Four Views on the Book of Revelation (ed. by Marvin Pate)
Helpful presentation of four approaches to Revelation. Ken Gentry provides  50 page commentary on Revelation.


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  1. Vince December 28, 2013 at 12:03 am

    I am an ‘Optimistic’ A-Millennarian… that is one who is A-Mil with a ‘Post-Mil’ Hope…! Although I understand the Scriptural veracity to what you’re saying about Israel in this article, how do we reconcile Paul’s views of some type of restoration in Romans 11… Is there not a ‘Mystery’ surrounding them regarding a wholesale, or ‘National’ awakening concerning Jesus as Messiah…? I myself am not one who believes all ‘Eschatological Timing’ revolves around a piece of contemporary ‘Sand’ in the Middle East; but as one who is Reformed in Theology, I cannot believe that they have returned to that ‘Land’ without the Providence of a Sovereign God… They didn’t return after two thousand years of ‘The Diaspora’ without God’s involvement… To me, there’s a Mystery yet to be played out by them, and whatever it is, it is Designed by The Lord Himself…? Even The Puritans believed that God had a future Plan for Physical Israel… What say you Boither Ken…?

  2. Kenneth Gentry December 28, 2013 at 8:17 am

    As a postmillennialist I believe Israel will also be saved. And following John Murray’s exposition, I believe it will be en masse according to Rom 11. The divorce of Israel is an image of judgment. It speaks of the rejection of geo-political Israel as central to God’s kingdom, while ethnic Israel still has the biblical expectation of salvation.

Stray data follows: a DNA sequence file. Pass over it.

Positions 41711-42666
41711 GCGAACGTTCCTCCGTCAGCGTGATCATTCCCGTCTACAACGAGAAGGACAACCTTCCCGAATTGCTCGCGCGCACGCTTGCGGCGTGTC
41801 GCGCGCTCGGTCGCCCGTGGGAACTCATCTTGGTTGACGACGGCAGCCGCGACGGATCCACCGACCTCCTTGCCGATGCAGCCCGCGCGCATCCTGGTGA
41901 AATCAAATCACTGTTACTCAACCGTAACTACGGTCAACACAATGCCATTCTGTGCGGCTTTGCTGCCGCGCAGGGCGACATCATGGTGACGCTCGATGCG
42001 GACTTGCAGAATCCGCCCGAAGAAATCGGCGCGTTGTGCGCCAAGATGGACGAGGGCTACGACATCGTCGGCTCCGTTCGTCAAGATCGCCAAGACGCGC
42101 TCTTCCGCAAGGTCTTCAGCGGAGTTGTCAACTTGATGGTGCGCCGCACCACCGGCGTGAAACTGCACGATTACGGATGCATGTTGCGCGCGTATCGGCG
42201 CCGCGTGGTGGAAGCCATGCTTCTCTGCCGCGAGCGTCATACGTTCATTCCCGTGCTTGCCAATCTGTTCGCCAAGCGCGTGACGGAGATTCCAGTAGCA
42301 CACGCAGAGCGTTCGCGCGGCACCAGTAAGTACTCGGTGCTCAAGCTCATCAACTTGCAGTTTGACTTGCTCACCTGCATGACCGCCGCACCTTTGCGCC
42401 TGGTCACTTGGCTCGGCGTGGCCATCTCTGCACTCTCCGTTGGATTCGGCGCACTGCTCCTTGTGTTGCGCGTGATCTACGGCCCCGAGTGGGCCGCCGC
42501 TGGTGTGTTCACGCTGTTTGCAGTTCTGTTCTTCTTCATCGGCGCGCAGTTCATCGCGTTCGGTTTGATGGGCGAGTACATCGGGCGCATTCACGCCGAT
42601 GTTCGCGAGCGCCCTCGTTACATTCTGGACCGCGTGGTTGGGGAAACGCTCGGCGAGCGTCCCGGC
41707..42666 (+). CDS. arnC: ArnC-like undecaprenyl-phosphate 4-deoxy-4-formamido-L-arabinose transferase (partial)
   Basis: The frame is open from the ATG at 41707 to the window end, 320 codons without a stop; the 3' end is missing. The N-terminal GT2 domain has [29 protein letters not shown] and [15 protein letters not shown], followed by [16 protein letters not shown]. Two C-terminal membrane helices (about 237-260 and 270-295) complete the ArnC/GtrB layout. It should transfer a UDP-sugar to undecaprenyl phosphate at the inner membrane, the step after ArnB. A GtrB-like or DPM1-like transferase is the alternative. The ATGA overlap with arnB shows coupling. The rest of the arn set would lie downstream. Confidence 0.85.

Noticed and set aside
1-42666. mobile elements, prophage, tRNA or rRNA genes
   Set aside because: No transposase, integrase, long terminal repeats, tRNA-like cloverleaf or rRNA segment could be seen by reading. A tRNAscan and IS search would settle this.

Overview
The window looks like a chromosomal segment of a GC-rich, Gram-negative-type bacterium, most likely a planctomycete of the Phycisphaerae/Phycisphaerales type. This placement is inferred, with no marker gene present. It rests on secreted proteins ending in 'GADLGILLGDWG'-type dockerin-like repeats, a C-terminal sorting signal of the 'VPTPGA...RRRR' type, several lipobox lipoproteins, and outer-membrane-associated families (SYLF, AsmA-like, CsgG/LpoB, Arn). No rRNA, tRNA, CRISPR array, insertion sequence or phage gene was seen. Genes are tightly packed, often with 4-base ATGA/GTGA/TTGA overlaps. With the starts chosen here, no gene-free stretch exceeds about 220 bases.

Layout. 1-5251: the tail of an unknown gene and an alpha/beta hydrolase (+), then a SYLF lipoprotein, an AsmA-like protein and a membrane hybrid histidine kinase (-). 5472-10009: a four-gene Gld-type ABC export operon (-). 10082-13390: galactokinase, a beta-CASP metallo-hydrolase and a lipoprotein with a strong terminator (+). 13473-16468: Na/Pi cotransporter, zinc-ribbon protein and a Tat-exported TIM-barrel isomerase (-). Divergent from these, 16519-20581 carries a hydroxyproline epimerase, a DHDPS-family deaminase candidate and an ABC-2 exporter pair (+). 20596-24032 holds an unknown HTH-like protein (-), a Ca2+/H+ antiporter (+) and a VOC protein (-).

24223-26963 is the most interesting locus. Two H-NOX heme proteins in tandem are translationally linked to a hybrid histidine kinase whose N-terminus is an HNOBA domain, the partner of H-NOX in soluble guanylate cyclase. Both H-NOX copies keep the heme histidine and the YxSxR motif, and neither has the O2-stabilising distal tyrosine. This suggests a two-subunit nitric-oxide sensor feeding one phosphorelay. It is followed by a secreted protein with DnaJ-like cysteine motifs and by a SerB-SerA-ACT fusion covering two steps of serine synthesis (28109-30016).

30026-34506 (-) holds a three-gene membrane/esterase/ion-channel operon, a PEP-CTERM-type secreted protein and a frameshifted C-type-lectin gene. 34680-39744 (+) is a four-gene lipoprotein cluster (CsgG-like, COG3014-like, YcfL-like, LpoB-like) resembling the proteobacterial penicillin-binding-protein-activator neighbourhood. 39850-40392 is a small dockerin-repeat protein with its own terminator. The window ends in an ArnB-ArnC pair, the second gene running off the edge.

3. Vince December 28, 2013 at 6:10 pm

    Wow… The more I dialogue with you Bro… the more I see that we have in common… How cool is that… Too bad you’re so far away, I’d ask you come and Preach at our Church Home… That would be very cool…!

  4. Steve Crain February 4, 2014 at 8:14 am

    Dr. Gentry, I have long pondered the “elders” presented in Revelation 4 and 5. It has occurred to me that “elders” refers specifically to the members of the Sanhedrin. As the representatives of Israel, headed by the high priest, they passed judgment on Christ. Here the “elders” seem to signify the heavenly Sanhedrin who submit to the Great High Priest. The Jewish Sanhedrin brought false charges and false witnesses against Christ, but this court will judge righteously. The 24 elders seem to possibly signify and and verify the charges against Israel by having two witnesses from each tribe as required for the death penalty (Deuteronomy 17:6, 19:15). The penalty for adultery also being death (Leviticus 20:10). Is there any validity to this possibility?

  5. Kenneth Gentry February 4, 2014 at 9:43 am

    I like your thoughts. They are very close to mine. I believe these 24 elders represent the old covenant faithful who surround God’s throne in heaven as he exercises judgment upon unfaithful Israel in AD 70.

  6. Phil Ellery April 26, 2014 at 8:43 am

    Vince ,,, if you live in Oz here is where Ken will be in Aug 29

  7. Neal McArthur July 5, 2016 at 6:32 am

    Could the scroll also represent the Old Covenant? The Old covenant was the covenant of marriage with Israel. And this is what Jesus came to remove.

    My thought is that the ten commandments were also written on both sides. And in Revelation it is the contract that is keeping God in covenant or veiled.
    And symbolically it is in his right hand and no one else can remove it. (The covenant cannot change without the shedding of blood-Jesus is the only one worthy to remove the covenant)

    Ezekiel says it has words of lamentation, mourning and woe- which is the fruit of the old covenant.

    I just wonder this because if it was the old covenant that Jesus came to remove and the wrath was connected to the Old covenant. And the one thing that kept God veiled was the Old covenant. It was the one thing that kept him married.

    Exodus 24:7 the covenant scroll also had writing on both sides.